Paulie and Zab Play Respect Card
Malignaggi, Judah show mutual admiration before Brooklyn bout
It was nearly six months ago that Paulie Malignaggi left the Barclays Center ring feeling deeply disrespected.
Not only by the judge who decided a split decision with a controversially lopsided score, but by those who had arranged seating arrangements for the fight and, most notably, by his trash-talking opponent, Adrien “The Problem” Broner.
Malignaggi, a Bensonhurst native with two world championship belts and 37 professional fights on his resume, admitted Tuesday during his pre-fight media workout at Gleason’s Gym that Saturday night’s “Battle for Brooklyn” bout against five-time world champion and Brownsville native Zab “Super” Judah will be strictly about boxing. Rather than the outside-the-ropes fervor surrounding his previous fight on the corners of Atlantic and Flatbush Avenues.
“It means a lot in terms of there’s less tension,” Malignaggi told the Eagle when asked if he appreciated the mutual respect he and Judah have shared in the months leading up to this battle for Brooklyn bragging rights.
“But at the same time there’s so much on the line,” the “Magic Man” added. “You find different things to motivate you in each fight. The last time, the trash-talking was a big motivator. This time, it’s easy to see what the motivation is. Brooklyn bragging rights doesn’t hurt either.”
The matchup with Judah will mark the third consecutive fight for Malignaggi on home turf.
He out-pointed Pablo Cesar Cano in the co-feature during the opening night of championship boxing at the state-of-the-art arena on Oct. 20, 2012.
In June, Malignaggi went toe-to-toe with the undefeated Broner at Barclays, thinking he’d done enough to at least earn a draw in the headline bout. But after the first two judges split on the winner, a third came in with a 117-111 score in favor of Broner, leaving Malignaggi to wonder what fight he’d been watching.
The 33-year-old Brooklynite spent the post-fight press conference ranting against the decision, as well as calling out his opponent for a seemingly endless stream of personal attacks, both inside and outside of the ring. He even hinted that Broner’s supporters had been given preferential treatment in terms of ringside seating for the fight.
None of it prevented him from stepping back into the squared circle Saturday night for an opportunity to prove, both to himself and the record crowd expected to attend, that he will go down as the best Brooklyn-bred boxer of his era.
“It’s exciting every time you’re part of a big promotion,” a rejuvenated Malignaggi said. “It’s not a world championship fight, but it still has that feel and that vibe. On Saturday night it will feel like it’s a championship fight in Barclays Center. We’re both motivated to win, but when you’re at this level anything can get you motivated for a fight like this.
“If you’re not motivated for this, you better check your pulse to make sure you’re alive.”
Judah, who at 36 is nearing the end of a Hall of Fame career, is trying to shake off a loss to undefeated lightweight champion Danny Garcia here in April.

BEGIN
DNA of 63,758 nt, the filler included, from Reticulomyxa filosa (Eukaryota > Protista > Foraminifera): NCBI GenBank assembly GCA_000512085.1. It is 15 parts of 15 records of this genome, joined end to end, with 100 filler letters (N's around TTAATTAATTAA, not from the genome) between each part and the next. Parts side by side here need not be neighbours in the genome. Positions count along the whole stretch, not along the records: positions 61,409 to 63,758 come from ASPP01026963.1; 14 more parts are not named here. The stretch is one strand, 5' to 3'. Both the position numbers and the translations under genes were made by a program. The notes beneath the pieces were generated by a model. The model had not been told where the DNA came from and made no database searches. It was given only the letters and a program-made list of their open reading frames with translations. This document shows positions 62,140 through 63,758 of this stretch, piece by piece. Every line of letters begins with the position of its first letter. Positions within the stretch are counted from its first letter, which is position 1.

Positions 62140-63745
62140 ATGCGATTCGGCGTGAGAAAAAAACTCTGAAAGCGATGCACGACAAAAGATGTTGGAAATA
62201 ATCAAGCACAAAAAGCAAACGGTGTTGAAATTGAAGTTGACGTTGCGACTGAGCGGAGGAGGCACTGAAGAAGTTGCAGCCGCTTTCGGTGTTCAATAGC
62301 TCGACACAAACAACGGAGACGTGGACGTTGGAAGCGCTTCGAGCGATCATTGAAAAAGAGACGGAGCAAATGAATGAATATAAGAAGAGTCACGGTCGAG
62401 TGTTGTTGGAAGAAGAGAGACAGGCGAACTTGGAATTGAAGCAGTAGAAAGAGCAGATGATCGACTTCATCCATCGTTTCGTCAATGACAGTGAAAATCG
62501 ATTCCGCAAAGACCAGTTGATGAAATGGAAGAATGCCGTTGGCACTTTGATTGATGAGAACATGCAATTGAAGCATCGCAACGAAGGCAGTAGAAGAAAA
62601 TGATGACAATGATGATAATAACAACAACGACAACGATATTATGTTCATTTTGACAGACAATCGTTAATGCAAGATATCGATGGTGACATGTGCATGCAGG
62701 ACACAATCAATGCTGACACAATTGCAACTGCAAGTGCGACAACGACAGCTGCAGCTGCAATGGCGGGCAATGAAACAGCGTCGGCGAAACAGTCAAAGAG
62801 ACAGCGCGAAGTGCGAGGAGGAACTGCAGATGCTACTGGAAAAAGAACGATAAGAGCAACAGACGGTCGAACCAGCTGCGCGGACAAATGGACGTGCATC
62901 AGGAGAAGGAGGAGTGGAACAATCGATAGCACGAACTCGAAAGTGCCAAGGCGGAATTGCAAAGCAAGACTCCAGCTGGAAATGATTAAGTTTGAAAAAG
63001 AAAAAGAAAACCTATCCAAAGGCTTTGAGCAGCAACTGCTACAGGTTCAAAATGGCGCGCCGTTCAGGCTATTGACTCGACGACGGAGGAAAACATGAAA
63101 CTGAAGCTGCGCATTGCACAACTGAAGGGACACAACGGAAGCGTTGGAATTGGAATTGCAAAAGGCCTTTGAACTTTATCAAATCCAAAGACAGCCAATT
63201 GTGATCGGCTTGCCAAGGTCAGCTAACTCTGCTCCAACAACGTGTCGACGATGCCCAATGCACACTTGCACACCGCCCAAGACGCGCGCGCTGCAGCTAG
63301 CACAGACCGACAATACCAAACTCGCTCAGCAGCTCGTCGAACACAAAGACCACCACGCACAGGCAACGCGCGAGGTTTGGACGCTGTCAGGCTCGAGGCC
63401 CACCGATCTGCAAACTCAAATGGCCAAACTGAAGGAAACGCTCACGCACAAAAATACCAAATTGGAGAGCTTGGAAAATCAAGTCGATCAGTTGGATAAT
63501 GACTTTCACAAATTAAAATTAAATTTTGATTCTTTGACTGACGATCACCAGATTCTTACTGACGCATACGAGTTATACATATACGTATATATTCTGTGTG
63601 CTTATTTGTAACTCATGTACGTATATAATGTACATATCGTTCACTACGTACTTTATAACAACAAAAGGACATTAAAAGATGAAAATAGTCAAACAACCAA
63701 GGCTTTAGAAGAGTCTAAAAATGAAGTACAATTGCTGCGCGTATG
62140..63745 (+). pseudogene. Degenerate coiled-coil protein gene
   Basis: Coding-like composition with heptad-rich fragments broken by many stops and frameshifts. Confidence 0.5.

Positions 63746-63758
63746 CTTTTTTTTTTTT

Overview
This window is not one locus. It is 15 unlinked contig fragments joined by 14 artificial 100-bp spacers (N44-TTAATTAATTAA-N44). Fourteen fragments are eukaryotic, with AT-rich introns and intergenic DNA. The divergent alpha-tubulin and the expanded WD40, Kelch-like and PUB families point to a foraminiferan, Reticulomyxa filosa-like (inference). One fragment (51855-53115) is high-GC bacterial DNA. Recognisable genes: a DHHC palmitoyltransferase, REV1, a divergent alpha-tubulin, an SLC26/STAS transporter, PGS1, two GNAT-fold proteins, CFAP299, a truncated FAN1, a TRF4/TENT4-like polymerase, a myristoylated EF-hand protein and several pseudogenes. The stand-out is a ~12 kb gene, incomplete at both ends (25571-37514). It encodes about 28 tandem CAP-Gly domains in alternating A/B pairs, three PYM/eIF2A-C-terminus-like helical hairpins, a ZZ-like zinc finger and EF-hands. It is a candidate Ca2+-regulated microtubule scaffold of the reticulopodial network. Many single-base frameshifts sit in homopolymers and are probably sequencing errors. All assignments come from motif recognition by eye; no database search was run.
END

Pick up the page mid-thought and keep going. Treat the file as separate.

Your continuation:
“For me, this fight came about after the Garcia fight. In my preparation for moving forward to do what I do they said Paulie and I said ‘Paulie, nah, Paulie is my homeboy.’
“But I was like, ‘Hey, you know this is an opportunity that you’ve got to take for boxing.’ So I guess we’re here now. Like I said, this is a fight where there’s no animosity or anything like that. It’s just us going in there and representing for our city.”
Just because the combatants share a mutual respect and long history of friendship doesn’t mean they won’t be looking to score an impressive win Saturday night.
Neither fighter can afford a second consecutive loss of this stature if he hopes to resume getting headline bouts on SHOWTIME, which will televise this weekend’s card.
Malignaggi, who already has a prime gig as a ringside analyst for the cable network, knows that once the bell rings for the opening round, Judah will be coming after him without any regard for their special relationship.
“I expect the best Zab Judah, a Zab Judah who is going to be fighting for his boxing career,” Malignaggi said. “I feel the same way. If we saw each other in the gym, we would try to knock each other out. There’s no love taps. With this much on the line you can bet we’re both going to have it out on Saturday.”
Though the two Brooklynites won’t hold back any punches, Malignaggi doesn’t expect that there will be much chatter in the ring.
“I know Zab since I’m 17 years old. It would be weird to trash-talk,” Malignaggi conceded. “If the trash-talking really got animated, I think we would just laugh at each other. We’re keeping it respectful.”
Ring Notes: Malignaggi isn’t getting caught looking past Judah, but did indicate that a win over his Brooklyn rival could launch him back into a title bout. “I want that Broner vs. [Marcos] Maidana winner,” Malignaggi said, referring to next weekend’s WBA Welterweight championship fight in San Antonio. “First things first, I have to get through Saturday night.” … Judah and Malignaggi won’t be the only Brooklynites looking for a big win Saturday night. Sadam “World Kid” Ali will be making his second appearance under the Golden Boy Promotions banner after surviving an eight-round decision in his Golden Boy debut here in September against Jay Krupp. “My last fight was here and I want to keep boxing in Brooklyn alive,” Ali said Tuesday of his return to Barclays Center to face Jesus Selig. “It’s always exciting to fight there. I felt a little rusty in September fighting an awkward fighter, but I feel back to normal now.” … Also, Staten Island light-heavyweight Marcus Browne will go against Kevin Engel in his record fifth Barclays bout. Both Ali and Browne are former U.S. Olympians.
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